[0020] An exemplary embodiment of a laser welding setup is shown in FIG. 6. In particular, the laser beam centerline 42 in this exemplary embodiment is shown within rim 50 of drive shaft 20 and removed from knurls 40 of starter motor plate 10; the laser welded surface of rim 50 of drive shaft 20 being substantially coplanar to the top surface of starter motor plate 10. The laser beam has a nominal beam width “D” in the focal area. The nominal beam width D normally ranges from between about 0.050 in. to about 0.060 in. The centerline 42 of the laser beam is ½D from the edge of rim 50. Thus, to assure that laser beam 50 impinges only on rim 50, the laser beam is aimed so that it traverses along a centerline 42 that is at least ½D within the edge of rim 50.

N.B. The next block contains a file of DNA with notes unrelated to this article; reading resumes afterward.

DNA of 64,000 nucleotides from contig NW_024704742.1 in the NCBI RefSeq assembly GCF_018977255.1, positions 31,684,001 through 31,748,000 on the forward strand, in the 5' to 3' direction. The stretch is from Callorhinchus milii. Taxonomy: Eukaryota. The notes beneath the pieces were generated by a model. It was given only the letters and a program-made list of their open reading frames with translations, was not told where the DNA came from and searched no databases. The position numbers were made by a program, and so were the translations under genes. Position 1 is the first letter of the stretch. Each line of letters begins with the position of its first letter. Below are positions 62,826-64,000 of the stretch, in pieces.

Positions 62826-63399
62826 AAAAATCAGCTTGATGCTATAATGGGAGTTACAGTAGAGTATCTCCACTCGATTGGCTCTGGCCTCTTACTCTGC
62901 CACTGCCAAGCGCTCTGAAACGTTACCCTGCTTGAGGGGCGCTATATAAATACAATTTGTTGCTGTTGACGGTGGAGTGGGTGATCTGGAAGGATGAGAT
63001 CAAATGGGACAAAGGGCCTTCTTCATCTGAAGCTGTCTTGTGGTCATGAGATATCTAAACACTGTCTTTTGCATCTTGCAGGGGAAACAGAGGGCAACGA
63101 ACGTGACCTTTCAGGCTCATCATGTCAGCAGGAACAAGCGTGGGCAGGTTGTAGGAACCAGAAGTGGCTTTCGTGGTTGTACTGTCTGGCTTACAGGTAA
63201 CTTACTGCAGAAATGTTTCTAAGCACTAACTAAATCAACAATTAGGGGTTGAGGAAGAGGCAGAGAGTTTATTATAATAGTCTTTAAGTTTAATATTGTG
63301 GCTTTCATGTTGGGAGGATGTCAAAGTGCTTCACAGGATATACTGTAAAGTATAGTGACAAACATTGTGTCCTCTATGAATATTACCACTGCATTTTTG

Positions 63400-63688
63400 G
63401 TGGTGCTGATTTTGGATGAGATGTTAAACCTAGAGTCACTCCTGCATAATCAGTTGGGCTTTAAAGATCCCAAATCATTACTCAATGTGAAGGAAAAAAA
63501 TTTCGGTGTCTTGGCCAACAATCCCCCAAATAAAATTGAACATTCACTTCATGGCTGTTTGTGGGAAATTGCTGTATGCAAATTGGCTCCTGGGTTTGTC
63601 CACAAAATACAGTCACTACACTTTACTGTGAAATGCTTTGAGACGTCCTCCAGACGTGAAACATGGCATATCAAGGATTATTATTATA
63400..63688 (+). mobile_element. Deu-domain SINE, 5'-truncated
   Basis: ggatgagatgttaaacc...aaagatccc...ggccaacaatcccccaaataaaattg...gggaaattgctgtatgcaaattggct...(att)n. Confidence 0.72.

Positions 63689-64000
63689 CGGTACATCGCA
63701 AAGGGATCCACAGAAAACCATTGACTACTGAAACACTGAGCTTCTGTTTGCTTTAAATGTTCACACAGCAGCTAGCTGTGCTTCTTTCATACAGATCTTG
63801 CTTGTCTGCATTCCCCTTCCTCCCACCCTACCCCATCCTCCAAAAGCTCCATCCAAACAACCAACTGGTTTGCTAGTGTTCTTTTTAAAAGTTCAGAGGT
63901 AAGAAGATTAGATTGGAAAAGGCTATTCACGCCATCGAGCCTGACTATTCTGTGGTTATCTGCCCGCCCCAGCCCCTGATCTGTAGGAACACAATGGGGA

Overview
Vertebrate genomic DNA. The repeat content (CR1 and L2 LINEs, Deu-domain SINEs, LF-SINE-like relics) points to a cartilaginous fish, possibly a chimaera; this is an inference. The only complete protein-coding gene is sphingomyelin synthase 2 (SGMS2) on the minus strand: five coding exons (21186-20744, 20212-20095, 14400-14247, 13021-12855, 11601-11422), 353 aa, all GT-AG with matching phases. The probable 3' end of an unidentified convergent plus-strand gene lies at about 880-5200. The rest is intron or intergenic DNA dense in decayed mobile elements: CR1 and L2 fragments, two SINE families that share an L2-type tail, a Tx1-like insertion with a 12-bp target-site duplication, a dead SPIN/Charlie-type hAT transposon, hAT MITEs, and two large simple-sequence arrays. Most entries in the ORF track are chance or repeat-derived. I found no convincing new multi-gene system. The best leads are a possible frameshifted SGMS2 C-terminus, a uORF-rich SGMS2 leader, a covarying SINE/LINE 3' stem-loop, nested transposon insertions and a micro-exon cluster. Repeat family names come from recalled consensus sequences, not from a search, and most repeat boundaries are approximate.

[0021] In an exemplary embodiment of the subject invention, the laser welding device power is ramped up gradually from 0 to 1850 Watts over a period of 0-10 milliseconds (“ms”), as shown in FIG. 7. The laser welding device remains powered at 1850 Watt from the 10 ms mark until the 2010 ms mark in the welding process as the laser beam travels around rim 50 of drive shaft 20. From the 2010 ms mark, the laser welding device is powered down from 1850 to 0 Watts over a period of 10 ms. The total weld time is approximately 2020 ms. In one embodiment, the laser beam is aligned such that it forms an angle of about 7.5 degrees with the longitudinal axis of drive shaft 20. In an embodiment, the laser welding device has a 150 mm focal length with a parabolic reflective optics. In an embodiment, a cover gas of Nitrogen or Argon may be used to provide an inert environment for weld 60. In an embodiment, the laser beam is focused at a depth of at least about 2.5 mm below the surface of drive shaft 20.